Ciborium (lidded box to hold communion wafers... ciborium doesn't apply when the
congregation uses baked loaves of bread). Then there's the question of whether one makes
matching sets of candle sticks (a pair at minimum) to complement the communion ware.

All this liturgical language boils down to a wide mouthed goblet/chalice (wide mouth
because many/most congregations are encouraging people to dip bread/intinct rather than
sip from a common cup), a plate proportioned to nest into the mouth of the goblet and
extend an inch or so beyond it, a pitcher (with stopper) large enough to hold sufficient
liquid for the congregation (more than one pitcher/flagon can accomplish this), a smaller
pitcher for water, and a lidded box to hold wafers.

Have fun!

Rev. Jeremy McLeod
(who's been known to more than a few sets of eucharistic vessels in my day)

Julie Ryan on tue 10 jul 01


Hello,
Iím considering trying to make and sell communion ware sets, and wanted to
get some advice from folks who have done so. Here are some of my questions:

How many of each piece do you make?
Where do you sell your pieces? What do you charge?
Technical tips? Shape, size, glaze, etc, especially, tips on making goblets.
Iíve always struggled with this form.
Other tips?

Thanks,
Julie Ryan in Dallas, TX

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Avril Farley on tue 10 jul 01


Julie asked for

Technical tips? Shape, size, glaze, etc, especially, tips on making goblets.

Julie, I found the best way to make a large goblet (in porcelain) was to
throw two cup shapes, one small, one larger but with identical base widths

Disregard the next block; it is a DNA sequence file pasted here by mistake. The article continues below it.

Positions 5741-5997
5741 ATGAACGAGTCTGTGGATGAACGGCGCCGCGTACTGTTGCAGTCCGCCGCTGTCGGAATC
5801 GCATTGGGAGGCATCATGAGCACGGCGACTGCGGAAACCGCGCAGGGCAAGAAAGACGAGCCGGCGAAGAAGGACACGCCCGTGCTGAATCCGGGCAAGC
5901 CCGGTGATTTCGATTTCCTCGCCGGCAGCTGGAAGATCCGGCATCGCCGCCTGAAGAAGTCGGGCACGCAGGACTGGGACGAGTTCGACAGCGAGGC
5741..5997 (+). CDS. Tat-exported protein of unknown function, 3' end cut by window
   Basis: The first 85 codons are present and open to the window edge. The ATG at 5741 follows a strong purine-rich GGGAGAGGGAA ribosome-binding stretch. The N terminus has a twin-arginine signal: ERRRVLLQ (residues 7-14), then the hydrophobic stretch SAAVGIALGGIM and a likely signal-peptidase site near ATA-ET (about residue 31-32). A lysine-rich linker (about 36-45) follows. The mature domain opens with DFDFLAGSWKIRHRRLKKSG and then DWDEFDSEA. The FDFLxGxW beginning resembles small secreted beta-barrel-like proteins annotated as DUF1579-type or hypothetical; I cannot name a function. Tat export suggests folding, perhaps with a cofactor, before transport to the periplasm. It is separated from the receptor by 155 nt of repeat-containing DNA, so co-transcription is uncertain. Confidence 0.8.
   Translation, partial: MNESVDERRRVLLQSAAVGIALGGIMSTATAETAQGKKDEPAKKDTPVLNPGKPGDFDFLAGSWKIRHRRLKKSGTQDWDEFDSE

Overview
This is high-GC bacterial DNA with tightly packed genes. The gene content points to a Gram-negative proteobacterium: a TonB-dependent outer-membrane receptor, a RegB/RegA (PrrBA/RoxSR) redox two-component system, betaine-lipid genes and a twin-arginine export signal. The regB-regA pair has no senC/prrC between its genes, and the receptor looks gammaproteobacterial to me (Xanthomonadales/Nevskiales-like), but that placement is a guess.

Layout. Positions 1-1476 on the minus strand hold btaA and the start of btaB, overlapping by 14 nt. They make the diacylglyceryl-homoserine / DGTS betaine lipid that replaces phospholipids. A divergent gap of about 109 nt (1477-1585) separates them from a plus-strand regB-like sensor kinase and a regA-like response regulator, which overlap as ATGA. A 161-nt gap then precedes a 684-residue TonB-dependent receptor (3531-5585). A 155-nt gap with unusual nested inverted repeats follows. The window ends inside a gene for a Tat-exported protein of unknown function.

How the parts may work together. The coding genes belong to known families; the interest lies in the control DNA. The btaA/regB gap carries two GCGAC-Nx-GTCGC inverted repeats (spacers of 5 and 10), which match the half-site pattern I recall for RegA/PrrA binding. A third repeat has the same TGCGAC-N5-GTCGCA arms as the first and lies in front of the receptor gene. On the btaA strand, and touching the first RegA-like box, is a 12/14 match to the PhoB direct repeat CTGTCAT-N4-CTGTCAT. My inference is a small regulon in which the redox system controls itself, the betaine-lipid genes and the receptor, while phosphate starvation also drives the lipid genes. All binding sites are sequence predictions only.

and join them together at leather hard. If you want a fancy stem, just make
one of the cup bases very deep so there is plenty of clay to turn before
joining to the other half. As long as you choose the right time to join the
halves, leather hard, scratch and slip, the end result fires perfectly. As
to glaze, something that will not leach under the acid conditions of wine -
I am sure there will be lots in the archives.

Good luck with your project

Avril in the Forest UK

----- Original Message -----

Cat Jarosz on tue 10 jul 01


Hi Julie.... I"ve made several communion sets but they were special
ordered from the folks wanting them... just a regular small plate and
goblet.. I didnt do anything special just made my regular plates and
goblets and if I had a spare I'd let em have it ... its just the 2 pieces
... Cat...

Christena Schafale on tue 10 jul 01


Julie,

I'm no expert, but I've done some of these for friends who are clergy, and
more recently for a local church-supply store.

How many? I make sets of chalice and paten, sometimes also a pitcher, one
of each unless the customer orders multiples.

Where to sell them? See above. If your area has a Cokesbury
bookstore/church supply, try them.

Prices? Go to a church supply place and check out the prices. Here, the
going retail seems to be $40-60 for chalice and paten sets, which doesn't
turn out to be all that great when you consider that wholesale is half of
that....

Technical tips? Shapes and sizes aren't standardized, so you can be
somewhat creative. Some comments that I've heard from clergy: 1) the
patens that are often sold with these sets are too small -- they want a
plate that would accomodate a whole large loaf of bread, not just a little